Significance was chosen as P value ≤ 0.05. Testing for significance in the difference in mean values of biotin indicators for participants in Study 1 with and without RLS (Table 1) was conducted using Mann- Whitney U test, a non-parametric test for two independent samples. In Study 2, for all categorical variables (Table 2), Fisher’s exact test was used to determine the significance of the differences in the proportions for the biotin and placebo arms. In Study 2, the significance of the differences of group mean PCC and AC of PCC before and after treatment with biotin or placebo was tested using the one-tailed, paired t test. For all analyses, statistical testing was conducted using Kaleidagraph (Synergy Software, Reading, PA).

  RLS No RLS P value
Female 14/30 5/19 0.41
Age (years, mean ± SD) 64.0 ± 13.1 56.2 ± 12.4 0.87
Prevalence of Diabetes 15/30 7/19 0.61
Peritoneal Dialysis 5/6 1/6 0.24
Duration of Dialysis (years, mean ± SD) 3.1 ± 2.3 2.4 ± 1.3 0.18
AC of PCC
(mean ± SD)
1.17 ± 0.65
n = 30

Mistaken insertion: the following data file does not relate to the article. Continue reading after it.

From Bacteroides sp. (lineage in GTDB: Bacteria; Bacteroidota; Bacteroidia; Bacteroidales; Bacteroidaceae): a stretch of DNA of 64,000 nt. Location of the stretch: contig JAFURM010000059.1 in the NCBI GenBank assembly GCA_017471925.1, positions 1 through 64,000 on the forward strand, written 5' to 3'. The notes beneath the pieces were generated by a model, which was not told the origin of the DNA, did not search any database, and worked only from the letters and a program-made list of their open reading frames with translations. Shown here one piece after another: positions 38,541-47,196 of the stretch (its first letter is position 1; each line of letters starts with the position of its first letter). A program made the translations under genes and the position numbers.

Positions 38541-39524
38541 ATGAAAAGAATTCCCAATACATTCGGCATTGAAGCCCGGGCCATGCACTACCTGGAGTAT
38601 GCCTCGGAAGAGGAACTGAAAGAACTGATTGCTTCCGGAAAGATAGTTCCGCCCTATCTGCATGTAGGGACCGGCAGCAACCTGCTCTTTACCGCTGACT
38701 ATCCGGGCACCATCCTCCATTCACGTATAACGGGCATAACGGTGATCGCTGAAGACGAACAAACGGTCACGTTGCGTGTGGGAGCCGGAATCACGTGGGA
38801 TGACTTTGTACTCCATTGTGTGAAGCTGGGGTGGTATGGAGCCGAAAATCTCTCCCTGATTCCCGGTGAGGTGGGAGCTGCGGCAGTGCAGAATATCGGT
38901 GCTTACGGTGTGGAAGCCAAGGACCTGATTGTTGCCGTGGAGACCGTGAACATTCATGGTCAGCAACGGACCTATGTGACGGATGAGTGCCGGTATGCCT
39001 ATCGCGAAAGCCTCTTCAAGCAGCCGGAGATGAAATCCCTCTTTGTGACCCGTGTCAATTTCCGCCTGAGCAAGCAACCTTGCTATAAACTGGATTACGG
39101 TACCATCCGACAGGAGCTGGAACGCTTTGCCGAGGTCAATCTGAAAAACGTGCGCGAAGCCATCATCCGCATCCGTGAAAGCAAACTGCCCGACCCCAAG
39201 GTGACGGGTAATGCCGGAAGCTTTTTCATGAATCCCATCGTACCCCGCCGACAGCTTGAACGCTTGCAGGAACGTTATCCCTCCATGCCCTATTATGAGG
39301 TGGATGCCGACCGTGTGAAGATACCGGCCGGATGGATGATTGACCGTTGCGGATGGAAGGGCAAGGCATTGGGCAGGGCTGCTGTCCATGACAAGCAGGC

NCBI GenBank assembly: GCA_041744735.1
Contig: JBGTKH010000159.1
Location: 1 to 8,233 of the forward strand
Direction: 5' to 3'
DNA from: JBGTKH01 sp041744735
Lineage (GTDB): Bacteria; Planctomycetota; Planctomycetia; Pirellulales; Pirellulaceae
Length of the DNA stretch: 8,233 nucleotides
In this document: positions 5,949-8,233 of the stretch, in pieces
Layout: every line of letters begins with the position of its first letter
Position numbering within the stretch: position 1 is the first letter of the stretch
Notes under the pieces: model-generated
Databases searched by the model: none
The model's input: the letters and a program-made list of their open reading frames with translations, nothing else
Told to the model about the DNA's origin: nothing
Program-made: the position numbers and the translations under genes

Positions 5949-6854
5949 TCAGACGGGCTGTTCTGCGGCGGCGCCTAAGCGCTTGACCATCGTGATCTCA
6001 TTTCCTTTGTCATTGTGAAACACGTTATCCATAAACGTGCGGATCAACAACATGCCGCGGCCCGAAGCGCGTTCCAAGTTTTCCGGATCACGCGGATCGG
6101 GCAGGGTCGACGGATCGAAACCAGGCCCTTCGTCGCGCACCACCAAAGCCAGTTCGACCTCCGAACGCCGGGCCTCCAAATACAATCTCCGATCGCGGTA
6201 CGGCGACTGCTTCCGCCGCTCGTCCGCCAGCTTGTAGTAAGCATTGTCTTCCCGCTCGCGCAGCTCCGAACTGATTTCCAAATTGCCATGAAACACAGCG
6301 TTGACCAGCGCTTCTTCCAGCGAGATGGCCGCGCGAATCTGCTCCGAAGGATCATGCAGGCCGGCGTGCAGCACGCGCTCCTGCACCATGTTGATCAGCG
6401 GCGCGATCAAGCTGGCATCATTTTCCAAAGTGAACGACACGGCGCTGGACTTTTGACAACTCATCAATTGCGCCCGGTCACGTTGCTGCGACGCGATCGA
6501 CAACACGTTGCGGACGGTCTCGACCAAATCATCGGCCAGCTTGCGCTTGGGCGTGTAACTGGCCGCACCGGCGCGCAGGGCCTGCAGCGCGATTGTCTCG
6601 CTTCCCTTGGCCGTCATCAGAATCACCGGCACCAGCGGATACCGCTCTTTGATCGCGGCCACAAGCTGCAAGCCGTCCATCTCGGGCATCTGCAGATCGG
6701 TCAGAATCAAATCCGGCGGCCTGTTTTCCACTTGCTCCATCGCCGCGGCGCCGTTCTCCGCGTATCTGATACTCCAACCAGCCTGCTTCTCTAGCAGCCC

0.87 ± 0.39
n = 19
0.007

Table 1: Demographic Characteristics and Activation Coefficient (AC) for Propionyl- CoA Carboxylase (PCC) for Participants in Study 1 with and Without Restless Legs Syndrome (RLS).

  Biotin group Placebo group P value
Female
All Participants
Technical Adequate AC of PCC
 
5/16
3/8
 
5/15
3/7
 
1.0
0.7
Age (years, mean ± SD)
All Participants
Technical Adequate AC of PCC
 
60 ± 12
64 ± 9
 
63 ± 10
64 ± 7
 
0.6
0.9
Prevalence of Diabetes
All Participants
Technical Adequate AC of PCC
 
5/16
5/7
 
9/15
4/7
 
0.4
0.7
Type of Dialysis (peritoneal/total)
All Participants
3/16 1/15 0.7
Technical Adequate AC of PCC 2/2 2/5 0.58
Duration of Dialysis
(years, mean ± SD)
All Participants
Technical Adequate AC of PCC
 
2.8 ± 2.7
3.1 ±2 .6
 
3.2 ± 2.4
4.6 ± 2.1
 
0.6
0.3
Died (between enrollment and completion) 2/21 1/16 1.0

Table 2: Demographics and Comorbidity Prevalence for Study 2 Groups.

Results

Study 1